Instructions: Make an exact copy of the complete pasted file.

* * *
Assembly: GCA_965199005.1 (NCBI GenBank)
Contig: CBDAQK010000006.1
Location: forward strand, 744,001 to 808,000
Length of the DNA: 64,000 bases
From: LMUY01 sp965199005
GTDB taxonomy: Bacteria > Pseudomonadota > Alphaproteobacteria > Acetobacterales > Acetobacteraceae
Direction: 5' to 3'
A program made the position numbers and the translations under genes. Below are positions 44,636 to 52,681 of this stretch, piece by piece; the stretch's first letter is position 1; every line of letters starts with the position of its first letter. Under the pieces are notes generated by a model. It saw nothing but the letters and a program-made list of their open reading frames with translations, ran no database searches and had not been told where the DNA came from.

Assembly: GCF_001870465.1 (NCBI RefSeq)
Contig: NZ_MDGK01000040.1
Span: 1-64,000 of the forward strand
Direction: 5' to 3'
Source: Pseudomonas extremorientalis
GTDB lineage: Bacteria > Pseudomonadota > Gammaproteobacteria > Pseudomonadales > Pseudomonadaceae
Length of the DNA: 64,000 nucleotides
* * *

Assembly: GCA_965199005.1 (NCBI GenBank)
Contig: CBDAQK010000006.1
Location: forward strand, 744,001 to 808,000
Length of the DNA: 64,000 bases
From: LMUY01 sp965199005
GTDB taxonomy: Bacteria > Pseudomonadota > Alphaproteobacteria > Acetobacterales > Acetobacteraceae
Direction: 5' to 3'
A program made the position numbers and the translations under genes. Below are positions 44,636 to 52,681 of this stretch, piece by piece; the stretch's first letter is position 1; every line of letters starts with the position of its first letter. Under the pieces are notes generated by a model. It saw nothing but the letters and a program-made list of their open reading frames with translations, ran no database searches and had not been told where the DNA came from.

Assembly: GCF_001870465.1 (NCBI RefSeq)
Contig: NZ_MDGK01000040.1
Span: 1-64,000 of the forward strand
Direction: 5' to 3'
Source: Pseudomonas extremorientalis
GTDB lineage: Bacteria > Pseudomonadota > Gammaproteobacteria > Pseudomonadales > Pseudomonadaceae
Length of the DNA: 64,000 nucleotides